“This could include anything from commands to perform an update to pull down more malware, to participate in a DDoS attack, or to pull items stored on the device— like pictures, movies, documents—or any similar content available on devices connected to a network.”
Mobdro’s Mitigating Circumstances?
The Mobdro EULA states:
“Mobdro is an application for Android devices that enables users to crawl the web for free streams, arrange them by category and capture them in order to watch them. Mobdro has no control whatsoever nor may it be held liable for the content or location of the streams, which shall be the sole responsibility of the pages on which they are hosted. Furthermore, Mobdro may not be held liable for any failures in the display of content, Internet connections, viruses, etc. that may pose a threat to your device.”2019 Mobdro EULA
In other words, the content found using the Mobdro app is not the responsibility of Mobdro. However, Mobdro’s content isn’t the issue—it’s all obviously illegal, whatever happens. The second part of the statement, which regards viruses and malware, is more concerning.
The Mobdro EULA contains other important information regarding in-app advertising. If the user declines the option to watch Mobdro apps, they’ll inadvertently sign-up to the Luminati network. Never heard of the Luminati network? It is a notorious data-gathering and proxy service that allows other people to use your connection as theirs. While this can have very benign uses, it explains the considerable (1.5TB) of data use exposed by the research document.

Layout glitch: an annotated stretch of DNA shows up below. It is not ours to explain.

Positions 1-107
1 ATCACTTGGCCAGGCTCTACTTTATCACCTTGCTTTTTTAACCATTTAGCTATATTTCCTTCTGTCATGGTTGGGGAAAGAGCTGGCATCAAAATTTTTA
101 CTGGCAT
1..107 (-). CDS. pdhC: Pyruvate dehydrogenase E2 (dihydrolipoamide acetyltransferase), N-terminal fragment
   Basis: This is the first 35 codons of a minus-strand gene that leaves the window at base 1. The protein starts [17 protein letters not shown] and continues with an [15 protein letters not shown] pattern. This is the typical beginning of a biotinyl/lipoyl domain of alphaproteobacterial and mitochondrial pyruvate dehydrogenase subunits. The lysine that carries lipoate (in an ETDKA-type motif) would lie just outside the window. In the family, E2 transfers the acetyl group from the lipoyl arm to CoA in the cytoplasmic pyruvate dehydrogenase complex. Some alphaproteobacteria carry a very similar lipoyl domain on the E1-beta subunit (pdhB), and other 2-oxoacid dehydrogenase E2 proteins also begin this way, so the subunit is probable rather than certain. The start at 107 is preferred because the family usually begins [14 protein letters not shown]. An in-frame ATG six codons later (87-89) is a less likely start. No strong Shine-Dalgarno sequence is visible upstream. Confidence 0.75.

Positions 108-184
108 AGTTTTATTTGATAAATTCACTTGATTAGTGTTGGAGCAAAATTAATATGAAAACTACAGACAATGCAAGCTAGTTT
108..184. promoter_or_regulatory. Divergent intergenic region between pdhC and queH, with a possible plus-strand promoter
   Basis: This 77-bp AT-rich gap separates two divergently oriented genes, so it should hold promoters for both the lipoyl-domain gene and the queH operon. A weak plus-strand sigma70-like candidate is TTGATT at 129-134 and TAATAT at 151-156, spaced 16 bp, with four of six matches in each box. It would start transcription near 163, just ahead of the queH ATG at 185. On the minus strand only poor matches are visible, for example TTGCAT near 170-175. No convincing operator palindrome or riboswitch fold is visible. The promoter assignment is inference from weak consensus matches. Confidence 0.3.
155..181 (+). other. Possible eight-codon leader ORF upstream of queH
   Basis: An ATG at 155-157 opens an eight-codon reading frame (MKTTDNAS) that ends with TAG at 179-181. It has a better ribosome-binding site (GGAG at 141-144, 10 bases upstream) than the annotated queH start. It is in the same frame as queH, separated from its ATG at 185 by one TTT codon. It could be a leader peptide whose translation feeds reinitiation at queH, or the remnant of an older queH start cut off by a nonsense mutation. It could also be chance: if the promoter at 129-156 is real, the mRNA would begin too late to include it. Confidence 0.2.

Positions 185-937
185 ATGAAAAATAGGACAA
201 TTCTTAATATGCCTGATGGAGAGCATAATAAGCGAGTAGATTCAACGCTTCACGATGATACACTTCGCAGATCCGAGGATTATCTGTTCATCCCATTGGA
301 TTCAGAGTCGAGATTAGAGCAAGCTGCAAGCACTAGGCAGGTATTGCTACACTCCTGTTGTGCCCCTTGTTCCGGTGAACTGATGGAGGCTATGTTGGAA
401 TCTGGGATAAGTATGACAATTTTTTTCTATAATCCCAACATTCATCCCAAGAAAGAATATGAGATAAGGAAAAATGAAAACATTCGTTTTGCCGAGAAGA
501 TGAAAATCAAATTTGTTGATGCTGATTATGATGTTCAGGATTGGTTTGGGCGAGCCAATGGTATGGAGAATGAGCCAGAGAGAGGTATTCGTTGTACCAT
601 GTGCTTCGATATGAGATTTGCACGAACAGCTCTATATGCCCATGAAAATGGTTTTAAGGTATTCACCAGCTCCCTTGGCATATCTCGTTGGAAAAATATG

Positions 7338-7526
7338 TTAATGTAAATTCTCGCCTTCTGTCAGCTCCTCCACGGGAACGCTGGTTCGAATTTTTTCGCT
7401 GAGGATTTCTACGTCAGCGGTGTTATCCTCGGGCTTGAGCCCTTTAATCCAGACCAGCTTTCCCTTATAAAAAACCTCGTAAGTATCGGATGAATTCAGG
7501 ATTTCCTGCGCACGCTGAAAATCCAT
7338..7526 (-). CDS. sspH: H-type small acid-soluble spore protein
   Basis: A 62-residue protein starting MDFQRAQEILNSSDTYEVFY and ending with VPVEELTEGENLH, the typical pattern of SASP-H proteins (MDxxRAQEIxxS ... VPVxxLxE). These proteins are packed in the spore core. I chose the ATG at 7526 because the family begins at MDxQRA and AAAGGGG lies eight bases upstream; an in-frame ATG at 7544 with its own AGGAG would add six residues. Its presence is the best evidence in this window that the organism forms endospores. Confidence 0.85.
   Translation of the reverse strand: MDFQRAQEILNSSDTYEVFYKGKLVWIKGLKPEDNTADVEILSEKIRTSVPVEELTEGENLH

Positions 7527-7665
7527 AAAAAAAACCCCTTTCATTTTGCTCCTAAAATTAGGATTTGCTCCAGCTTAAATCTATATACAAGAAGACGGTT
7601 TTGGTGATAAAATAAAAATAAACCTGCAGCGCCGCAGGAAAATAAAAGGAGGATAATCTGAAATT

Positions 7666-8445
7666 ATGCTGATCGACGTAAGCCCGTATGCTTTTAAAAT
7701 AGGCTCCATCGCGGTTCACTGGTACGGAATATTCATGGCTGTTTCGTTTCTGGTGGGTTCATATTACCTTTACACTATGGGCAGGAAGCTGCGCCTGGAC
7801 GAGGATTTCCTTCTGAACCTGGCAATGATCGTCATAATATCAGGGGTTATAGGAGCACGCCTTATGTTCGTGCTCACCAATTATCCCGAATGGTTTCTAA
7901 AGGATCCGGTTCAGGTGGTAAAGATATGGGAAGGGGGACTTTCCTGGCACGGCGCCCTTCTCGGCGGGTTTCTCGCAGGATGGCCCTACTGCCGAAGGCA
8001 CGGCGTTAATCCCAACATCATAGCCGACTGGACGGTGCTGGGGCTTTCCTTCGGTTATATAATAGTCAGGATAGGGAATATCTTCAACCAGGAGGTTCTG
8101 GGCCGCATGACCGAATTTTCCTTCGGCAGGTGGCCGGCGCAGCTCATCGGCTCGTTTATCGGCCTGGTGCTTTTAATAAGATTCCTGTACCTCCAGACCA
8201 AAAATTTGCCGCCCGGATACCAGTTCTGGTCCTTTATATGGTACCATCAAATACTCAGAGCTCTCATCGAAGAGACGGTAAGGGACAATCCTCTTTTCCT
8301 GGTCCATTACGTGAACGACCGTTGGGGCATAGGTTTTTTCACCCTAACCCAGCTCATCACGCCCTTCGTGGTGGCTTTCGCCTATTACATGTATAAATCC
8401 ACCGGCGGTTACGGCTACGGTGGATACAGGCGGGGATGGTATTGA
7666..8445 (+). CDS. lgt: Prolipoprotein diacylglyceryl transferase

Another consideration is where the researchers downloaded their Mobdro app. You would assume that the researchers found the official Mobdro site. Due to the popularity of the Mobdro app and the fact you cannot download it from the official Google Play app store, countless sites are offering the Mobdro app for download. There is every chance that some of these third-party sites repackage the Mobdro app with malware or other nasties and then publish them for download.
Are Sports-Streaming Apps Legal?
Some sports-streaming apps are legal, that’s for sure. These are channel or service-specific apps usually. For example, in the UK, you can download and stream live soccer using the official BT Sport or Sky Sports apps—if you have a subscription.
Other readers will be familiar with DAZN, the streaming app which allows you to watch football, soccer, motor racing, boxing, and many more sports—crucially, with a legal subscription.
Apps like Mobdro absolve themselves of responsibility for their illegal streams through the EULA, passing the responsibility for using these illegal streams onto the user. In that, Mobdro users (and users of similar sports-streaming apps) should research the legal consequences of using such an app.
And then, on top of those issues, you run the risk of picking up malware. Remember: using the Mobdro app means you have to turn off Google’s integrated security checks for malicious software.
VPN Proof does not condone the use of illegal streams. There is always a legal alternative. But if you are going to stream illegal content, you should check out the best no-log VPN providers. I’d also advise you to find out about VPN kill switches, as an extra precaution.